Tuesday, June 03, 2008

NISOD 2008 - Getting To The Collaboration Zone - Professional Development That Results In Action...

The last breakout session that I attended was presented by two colleagues of mine from NSCC, Shelley Zwicker and Todd Verge. There presentation was about a faculty self-developed and self-directed professional development programme known as the Faculty Learning College Portfolio or FLCP. the FLCP is a five-year plan with significant reviews built in that upon successful completion adds $5,000.00 to the faculty member's salary.

The began by reviewing the FLCP which is a self-defined and self-determining PD programme. It is based upon the idea of Significant Learning espoused by Dee Fink. One of the big issue of developing the FLCP is determining what is needed - what is significant learning? I know that when I developed my own FLCP plan that I spent a lot of time figuring this out only to realize that a lot of my significant learning, being IT faculty (at the time) was simply staying current in my field, so that became one of the learning activities of my plan.

Another key element of the FLCP is aligning it with NSCC's strategic plan, mission and vision. there are four currencies that need to be addressed in the plan as well:
  • Teaching/Facilitating Learning - Includes activities that support faculty efforts to acquire, enhance, and continuously update and demonstrate understanding of learning theories and innovative practices.
  • Occupational/Professional - Includes activities that support faculty efforts to maintain and continually update the relevancy of their occupational and professional skills and knowledge
  • Organizational - includes activities that support faculty efforts to sustain awareness, support, and promote the strategic directions of the College and its values.
  • Portfolio - Incorporates all the learning achieved throughout the Faculty Learning College Portfolio experience.
Each learning activity developed for your FLC must address each of these currencies.

The presentation ended with some of the issues that occurred while going through the FLCP planning process. Creating an appropriate scope and depth is important to the success of your FLCP as is managing the scope through the life of the plan. Several challenges were also pointed out by Todd and Shelley:
  • Getting buy-in - believing in the value of the FLCP is important
  • Midway changes in direction - not a bad thing s many fields will change significantly over a five year period, but one that needs to be addressed
  • Intellectual property - needs to be clarified to the satisfaction of all
  • Culture of trust and sharing - a big part of the FLCP is the portfolio - the sharing of what you have learned with your colleagues and the body of knowledge of the college.
The FLCP is a great PD opportunity that wold work at any college focussed on being learning centred...

1 comment:

John Tenny, Ph.D. said...

I’m the retired director of the Willamette University School of Education and in my (failed) retirement I developed a method of observation and optional supporting software that is based on collaboration. The software is called eCOVE, with the letters standing for Collaborate, Observe, Value, Empower.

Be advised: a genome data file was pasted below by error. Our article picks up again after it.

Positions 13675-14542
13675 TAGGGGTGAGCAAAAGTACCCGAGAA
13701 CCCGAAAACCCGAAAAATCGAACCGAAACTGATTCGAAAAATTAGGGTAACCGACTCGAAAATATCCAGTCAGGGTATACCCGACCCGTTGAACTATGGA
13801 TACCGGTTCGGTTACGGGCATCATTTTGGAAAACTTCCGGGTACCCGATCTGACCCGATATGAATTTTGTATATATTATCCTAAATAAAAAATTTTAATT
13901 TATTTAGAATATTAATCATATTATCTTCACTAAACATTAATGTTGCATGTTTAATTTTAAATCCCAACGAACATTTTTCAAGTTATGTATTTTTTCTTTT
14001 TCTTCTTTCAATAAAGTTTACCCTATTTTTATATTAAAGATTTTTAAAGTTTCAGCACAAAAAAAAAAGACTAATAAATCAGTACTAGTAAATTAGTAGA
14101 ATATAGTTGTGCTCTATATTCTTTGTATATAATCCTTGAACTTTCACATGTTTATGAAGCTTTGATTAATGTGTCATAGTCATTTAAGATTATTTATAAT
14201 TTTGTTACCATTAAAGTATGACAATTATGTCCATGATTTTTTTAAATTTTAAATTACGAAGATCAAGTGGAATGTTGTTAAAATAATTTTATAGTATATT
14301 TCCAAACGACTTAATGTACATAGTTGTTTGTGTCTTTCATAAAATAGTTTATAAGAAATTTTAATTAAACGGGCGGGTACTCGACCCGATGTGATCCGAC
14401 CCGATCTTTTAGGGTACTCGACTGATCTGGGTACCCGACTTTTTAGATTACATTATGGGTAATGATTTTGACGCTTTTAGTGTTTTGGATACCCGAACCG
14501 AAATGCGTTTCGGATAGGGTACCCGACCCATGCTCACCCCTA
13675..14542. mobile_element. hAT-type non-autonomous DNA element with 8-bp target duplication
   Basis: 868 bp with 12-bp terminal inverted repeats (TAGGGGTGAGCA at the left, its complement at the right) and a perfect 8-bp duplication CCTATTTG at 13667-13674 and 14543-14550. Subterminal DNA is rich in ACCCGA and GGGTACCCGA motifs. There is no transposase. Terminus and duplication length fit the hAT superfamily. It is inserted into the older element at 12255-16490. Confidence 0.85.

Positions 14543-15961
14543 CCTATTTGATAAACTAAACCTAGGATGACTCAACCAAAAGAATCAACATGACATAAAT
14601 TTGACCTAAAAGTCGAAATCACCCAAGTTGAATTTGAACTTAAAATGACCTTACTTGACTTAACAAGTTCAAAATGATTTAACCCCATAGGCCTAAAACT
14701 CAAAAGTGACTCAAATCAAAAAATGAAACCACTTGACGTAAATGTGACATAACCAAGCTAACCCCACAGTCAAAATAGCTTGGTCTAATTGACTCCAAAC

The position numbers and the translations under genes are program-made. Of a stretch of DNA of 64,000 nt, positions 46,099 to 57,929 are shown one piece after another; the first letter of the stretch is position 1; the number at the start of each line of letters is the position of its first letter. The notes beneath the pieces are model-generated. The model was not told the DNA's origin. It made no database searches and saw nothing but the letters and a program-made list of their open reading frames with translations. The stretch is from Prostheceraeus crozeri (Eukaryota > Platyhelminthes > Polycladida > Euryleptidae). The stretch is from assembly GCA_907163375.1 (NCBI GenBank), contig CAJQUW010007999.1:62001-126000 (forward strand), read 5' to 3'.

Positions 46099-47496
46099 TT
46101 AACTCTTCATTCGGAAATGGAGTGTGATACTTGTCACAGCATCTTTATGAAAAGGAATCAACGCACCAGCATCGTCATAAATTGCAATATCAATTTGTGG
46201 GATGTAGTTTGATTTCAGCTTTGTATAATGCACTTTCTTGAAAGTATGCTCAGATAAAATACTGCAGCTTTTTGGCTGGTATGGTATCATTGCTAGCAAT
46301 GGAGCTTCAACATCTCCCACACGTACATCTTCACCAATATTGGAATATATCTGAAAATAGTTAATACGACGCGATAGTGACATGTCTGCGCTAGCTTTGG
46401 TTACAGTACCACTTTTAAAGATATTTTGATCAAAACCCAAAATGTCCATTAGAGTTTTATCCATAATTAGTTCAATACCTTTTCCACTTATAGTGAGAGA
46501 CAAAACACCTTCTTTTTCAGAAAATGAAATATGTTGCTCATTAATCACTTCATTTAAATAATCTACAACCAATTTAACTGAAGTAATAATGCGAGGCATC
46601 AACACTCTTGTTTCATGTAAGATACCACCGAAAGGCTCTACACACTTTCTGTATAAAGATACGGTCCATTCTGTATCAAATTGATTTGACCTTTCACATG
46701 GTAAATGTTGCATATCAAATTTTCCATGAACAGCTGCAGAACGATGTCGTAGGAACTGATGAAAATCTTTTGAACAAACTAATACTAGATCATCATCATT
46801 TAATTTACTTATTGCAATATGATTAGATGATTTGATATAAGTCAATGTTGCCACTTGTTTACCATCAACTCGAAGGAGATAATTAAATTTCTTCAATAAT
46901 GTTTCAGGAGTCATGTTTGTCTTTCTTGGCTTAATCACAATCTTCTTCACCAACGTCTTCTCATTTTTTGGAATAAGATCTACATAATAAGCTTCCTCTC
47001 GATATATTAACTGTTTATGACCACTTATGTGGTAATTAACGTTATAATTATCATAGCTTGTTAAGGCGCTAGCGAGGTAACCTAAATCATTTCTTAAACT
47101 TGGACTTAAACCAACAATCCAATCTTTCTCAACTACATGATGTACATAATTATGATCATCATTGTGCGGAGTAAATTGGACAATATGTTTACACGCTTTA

In the Data-Based Observation Model, the teacher and observer collaboratively decide what is important to the teacher in terms of classroom behaviors (teacher and/or student). The observer then collects objective data on those behaviors (here’s where the software is useful), and when presenting the data to the teacher asks the following sequence of questions:

“Is this what you thought was happening in your classroom?”
“Do you think a change is indicated? If so, what will you change?”
“How can I support you?”
“When should I return to gather data to see if your change was effective?”

This process puts the reflection in the hands of the teacher, increases the level of professional discussion, and empowers the teacher to be the self-directed professional. Another significant part of this model is “Don’t Praise, Don’t Criticize, Don’t Solve the Problem.” Any of those will shift the dynamic away from the teacher and into the observer role of judge and all-knowing-one (and we can never have all the answers).

The software is a collection of timers (duration) and counters (frequency) that gather data on a large number of behaviors such as Class Learning Time, Level of Questions, Teacher Talk/Student Talk, Response to Misbehavior, and many more. Additional tools can be easily created. The reports are straightforward data reports with no checklists or likert scales of Poor to Excellent.

More info on the model is on my blog: Data-Based Classroom Observation. Please leave comments and ideas.
And you can download the software at my website: eCOVE Software. It’s in use in 46 states and about 20 countries for professional development, special education, administrator observations, second language instruction, school psychologists, K12 and university levels.

John Tenny, Ph.D.